This nice female coyote was taken in the Mojave Desert of Southern California by the author Don Potts.If you are using an electronic call, you will want to play the tape at first with as much volume as possible without creating any type of distortion or hissing noises. You may also want to pause the tape or adjust the volume occasionally to really get the varmint's attention and give more realism to your calling. Remember, if the predator starts to run away from you after you or a partner misses a shot, often you can keep calling and they will once again come toward the call. Another very important point is that when you make movements such as to put your weapon in your shoulder, do so very slowly and quietly. Predators have a very keen sense of sight and hearing as well as smell. You should also be aware that predators can hear the click of a weapon being placed into the "fire" position as far away as 100 feet, so you may want to make the selection to "fire" as soon as you are situated into your position and before you start calling. Remember, to place the weapon back into the "safe" position for safety reasons before you start to move from one stationary calling position to another. As you begin to rise from your position keep looking all around you, because often a predator has come into your call yet it is just standing a few feet away and is to cautious to take that last rush in and set on your lap. The final important thing you should be aware of is to place your calling positions at least one mile apart since that is the hearing range for most predators.
This 50+ pound male coyote was taken in the Mojave Desert of Southern California by the author Don Potts using a Remington .223 Varmint Special and a Circe dying rabbit hand call.
If you follow these tips and techniques, even if you have never hunted predators before you will likely have success your first time out. All Beaglers and rabbit hunters need to at least become part-time varmint/predator hunters so we can all increase the numbers of rabbits and hares in the field and at our local hunting clubs. Take care, hunt safely, and remember that "perfect practice makes perfect."
On the morning of March 8th, 2001, I went out and ran a couple of my Beagles in the Mojave Desert (Southern California) for about 4 hours. Just when I was about to pick up the hounds and head home, I heard my male Tracker fighting with something and then he gave out a yelp and then I saw a large coyote chasing him and one of my bitches through the desert. I called the hounds and they came a running. The coyote stopped chasing them about 200 yards from me and then headed out away from me.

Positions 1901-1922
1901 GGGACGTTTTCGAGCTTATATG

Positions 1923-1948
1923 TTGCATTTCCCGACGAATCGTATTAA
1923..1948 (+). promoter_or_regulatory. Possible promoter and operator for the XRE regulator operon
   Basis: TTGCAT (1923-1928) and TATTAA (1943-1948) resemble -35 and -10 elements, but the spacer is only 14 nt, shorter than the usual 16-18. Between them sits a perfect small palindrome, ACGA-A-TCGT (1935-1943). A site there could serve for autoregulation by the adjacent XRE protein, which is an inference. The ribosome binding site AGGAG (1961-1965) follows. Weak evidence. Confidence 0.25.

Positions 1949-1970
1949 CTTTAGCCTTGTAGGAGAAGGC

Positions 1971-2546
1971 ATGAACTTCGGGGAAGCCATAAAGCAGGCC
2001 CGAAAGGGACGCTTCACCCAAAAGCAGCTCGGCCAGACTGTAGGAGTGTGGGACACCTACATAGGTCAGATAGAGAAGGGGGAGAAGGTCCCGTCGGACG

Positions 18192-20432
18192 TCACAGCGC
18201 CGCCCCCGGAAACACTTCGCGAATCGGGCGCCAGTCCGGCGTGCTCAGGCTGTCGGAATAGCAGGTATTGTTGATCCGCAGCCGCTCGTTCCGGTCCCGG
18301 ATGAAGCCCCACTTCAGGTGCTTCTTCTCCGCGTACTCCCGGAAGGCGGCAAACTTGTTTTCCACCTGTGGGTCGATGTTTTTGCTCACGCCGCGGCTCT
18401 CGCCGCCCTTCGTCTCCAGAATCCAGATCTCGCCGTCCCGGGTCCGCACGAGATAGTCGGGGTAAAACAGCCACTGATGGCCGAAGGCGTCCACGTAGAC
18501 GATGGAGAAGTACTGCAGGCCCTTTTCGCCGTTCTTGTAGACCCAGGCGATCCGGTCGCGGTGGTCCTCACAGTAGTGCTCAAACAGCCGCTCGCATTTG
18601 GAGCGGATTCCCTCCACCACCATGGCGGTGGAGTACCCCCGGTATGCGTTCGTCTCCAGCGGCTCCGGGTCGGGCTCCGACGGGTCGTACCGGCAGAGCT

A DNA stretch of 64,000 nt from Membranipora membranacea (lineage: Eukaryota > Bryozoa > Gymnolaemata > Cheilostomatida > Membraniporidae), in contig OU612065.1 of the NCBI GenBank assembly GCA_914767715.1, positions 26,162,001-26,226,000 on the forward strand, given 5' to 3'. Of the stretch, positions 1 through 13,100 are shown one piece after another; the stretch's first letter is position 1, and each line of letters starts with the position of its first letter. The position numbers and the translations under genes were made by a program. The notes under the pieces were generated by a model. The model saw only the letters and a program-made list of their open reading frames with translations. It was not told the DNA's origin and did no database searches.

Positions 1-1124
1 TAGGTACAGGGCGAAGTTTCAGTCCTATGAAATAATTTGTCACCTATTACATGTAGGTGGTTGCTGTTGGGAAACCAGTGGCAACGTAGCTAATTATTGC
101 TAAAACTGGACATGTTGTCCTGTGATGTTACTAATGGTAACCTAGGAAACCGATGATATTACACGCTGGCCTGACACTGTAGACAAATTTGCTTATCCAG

When I got the hounds back home, I grabbed my Remington .223 Varmint Special and my Circe dying rabbit hand call and went back out about 300 yards into the direction I saw the coyote last running towards. I got down into a good prone position next to a large cactus and started calling. Within 20 minutes the coyote came trotting towards me and stopped about 150 yards out. When the coyote turned broadside to make a circle pattern for a wind test, I nailed him. This male weighs 50+ pounds, which is more than twice as big as either of my two Beagles that I was running on this morning. It is rare when a coyote will get so bold as to attack two of my hounds at the same time, but this SOB won't be attacking anymore Beagles or eating anymore bunnies. (See photo on the left.)
At best, this article is only an overview of the sport of varmint hunting with the use of predator calls. For much more information on predator calling and many more websites about varmint hunting, visit our BEAGLE LINKS page. Also, the BEAGLES UNLIMITED Magazine would love to hear from any varmint hunters that would be interested in joining our magazine staff. If your specialty is varmint hunting, please consider writing articles, stories, and tips on varmint hunting so our readers can enjoy this great sport while increasing the rabbit and hare populations in their region.
This article was written by Donald J. Potts.